Tony Campolo tells of a conversation he had on an airplane:
It was one o'clock in the morning when I boarded the red-eye flight going from California to Philadelphia. I was looking forward to getting some rest, but the guy next to me wanted to talk.
He asked, "What do you do?"
Now when I want to talk, I say I'm a sociologist, and they say, "That's interesting." But if I really want someone to shut up, I say I'm a Baptist evangelist. Generally that does it.
"I'm a Baptist evangelist," I said.
"Do you know what I believe?" he asked. I could hardly wait. "I believe that going to heaven is like going to Philadelphia."
"There are many ways to get to Philadelphia," he continued. "Some go by airplane. Some go by train. Some go by bus. Some drive by automobile. It doesn't make any difference how we go there. We all end up at the same place."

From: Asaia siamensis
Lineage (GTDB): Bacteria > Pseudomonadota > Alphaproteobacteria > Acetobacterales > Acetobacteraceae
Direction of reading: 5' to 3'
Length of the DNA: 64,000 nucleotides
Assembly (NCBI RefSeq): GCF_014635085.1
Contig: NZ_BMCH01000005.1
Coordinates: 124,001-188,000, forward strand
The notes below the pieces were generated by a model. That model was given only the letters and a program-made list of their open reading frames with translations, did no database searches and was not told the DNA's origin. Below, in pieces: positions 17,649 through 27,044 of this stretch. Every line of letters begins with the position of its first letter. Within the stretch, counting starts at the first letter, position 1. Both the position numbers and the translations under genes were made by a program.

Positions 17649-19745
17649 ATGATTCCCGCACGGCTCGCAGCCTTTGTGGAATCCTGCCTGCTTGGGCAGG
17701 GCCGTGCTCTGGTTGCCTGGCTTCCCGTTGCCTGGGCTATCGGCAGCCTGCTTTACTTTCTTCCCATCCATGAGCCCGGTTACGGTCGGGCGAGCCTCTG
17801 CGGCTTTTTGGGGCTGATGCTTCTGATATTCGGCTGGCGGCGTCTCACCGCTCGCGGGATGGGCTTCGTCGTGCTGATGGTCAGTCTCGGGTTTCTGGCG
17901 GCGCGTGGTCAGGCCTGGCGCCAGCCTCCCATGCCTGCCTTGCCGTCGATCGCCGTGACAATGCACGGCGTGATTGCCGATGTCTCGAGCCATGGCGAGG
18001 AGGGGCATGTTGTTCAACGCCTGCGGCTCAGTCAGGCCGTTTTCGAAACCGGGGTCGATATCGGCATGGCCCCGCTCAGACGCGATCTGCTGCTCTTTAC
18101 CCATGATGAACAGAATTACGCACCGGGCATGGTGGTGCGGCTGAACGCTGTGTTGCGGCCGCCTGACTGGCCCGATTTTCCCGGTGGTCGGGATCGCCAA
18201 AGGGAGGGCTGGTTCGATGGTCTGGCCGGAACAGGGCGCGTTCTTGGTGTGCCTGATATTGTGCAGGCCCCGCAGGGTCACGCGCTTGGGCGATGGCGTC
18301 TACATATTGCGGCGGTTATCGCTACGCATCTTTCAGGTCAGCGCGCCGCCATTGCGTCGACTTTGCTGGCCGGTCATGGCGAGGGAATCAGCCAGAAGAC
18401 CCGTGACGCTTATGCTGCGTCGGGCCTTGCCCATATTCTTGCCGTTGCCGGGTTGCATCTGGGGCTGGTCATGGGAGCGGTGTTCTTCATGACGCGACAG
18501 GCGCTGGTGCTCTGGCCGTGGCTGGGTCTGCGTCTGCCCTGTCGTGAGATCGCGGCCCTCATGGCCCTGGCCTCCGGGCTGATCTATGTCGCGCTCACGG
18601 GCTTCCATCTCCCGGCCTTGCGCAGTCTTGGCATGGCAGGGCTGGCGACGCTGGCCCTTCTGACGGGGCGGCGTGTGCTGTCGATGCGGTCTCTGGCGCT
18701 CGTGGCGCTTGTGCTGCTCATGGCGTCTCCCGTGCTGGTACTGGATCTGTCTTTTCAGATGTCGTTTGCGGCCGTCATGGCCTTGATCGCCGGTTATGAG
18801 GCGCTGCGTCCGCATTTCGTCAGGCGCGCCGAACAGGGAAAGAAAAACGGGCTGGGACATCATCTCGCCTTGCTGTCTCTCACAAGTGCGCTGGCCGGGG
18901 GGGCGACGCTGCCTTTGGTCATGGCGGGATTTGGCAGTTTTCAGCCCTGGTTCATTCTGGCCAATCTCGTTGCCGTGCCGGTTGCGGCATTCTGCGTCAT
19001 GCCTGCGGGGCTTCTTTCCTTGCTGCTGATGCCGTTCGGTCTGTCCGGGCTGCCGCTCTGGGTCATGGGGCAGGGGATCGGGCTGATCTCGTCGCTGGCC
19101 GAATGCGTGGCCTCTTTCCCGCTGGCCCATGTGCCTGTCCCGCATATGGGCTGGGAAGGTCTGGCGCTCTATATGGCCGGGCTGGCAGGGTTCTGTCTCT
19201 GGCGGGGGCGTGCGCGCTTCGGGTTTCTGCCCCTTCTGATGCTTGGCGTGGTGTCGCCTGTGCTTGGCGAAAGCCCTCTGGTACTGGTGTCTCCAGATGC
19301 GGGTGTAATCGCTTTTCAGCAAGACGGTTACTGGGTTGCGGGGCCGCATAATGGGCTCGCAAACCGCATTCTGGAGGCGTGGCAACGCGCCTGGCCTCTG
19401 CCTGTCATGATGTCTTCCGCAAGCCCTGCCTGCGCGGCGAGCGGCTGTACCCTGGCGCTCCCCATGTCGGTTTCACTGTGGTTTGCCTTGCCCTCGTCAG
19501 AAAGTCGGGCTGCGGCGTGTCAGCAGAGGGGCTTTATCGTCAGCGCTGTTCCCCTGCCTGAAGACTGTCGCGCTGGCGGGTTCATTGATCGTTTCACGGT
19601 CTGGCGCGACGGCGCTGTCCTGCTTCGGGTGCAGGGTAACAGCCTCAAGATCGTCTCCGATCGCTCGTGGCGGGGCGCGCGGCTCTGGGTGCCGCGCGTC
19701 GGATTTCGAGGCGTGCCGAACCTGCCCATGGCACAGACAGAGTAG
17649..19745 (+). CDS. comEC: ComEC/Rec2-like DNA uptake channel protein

"Profound," I said and went to sleep.
As we started descending to Philadelphia, the place was fogged in. The wind was blowing, the rain was beating on the plane, and everyone looked nervous and tight. As we were circling in the fog, I turned to the theological expert on my right." "I'm certainly glad the pilot doesn't agree with your theology," I said.
"What do you mean?" he asked.
"The people in the control tower are giving instructions to the pilot: "Coming north by northwest, three degrees, you're on beam, you're on beam, don't deviate from the beam." I'm glad the pilot's not saying, "There are many ways into the airport. There are many approaches we can take." I'm glad he's saying, "There's only one way we can land this plane, and I'm going to stay with it."
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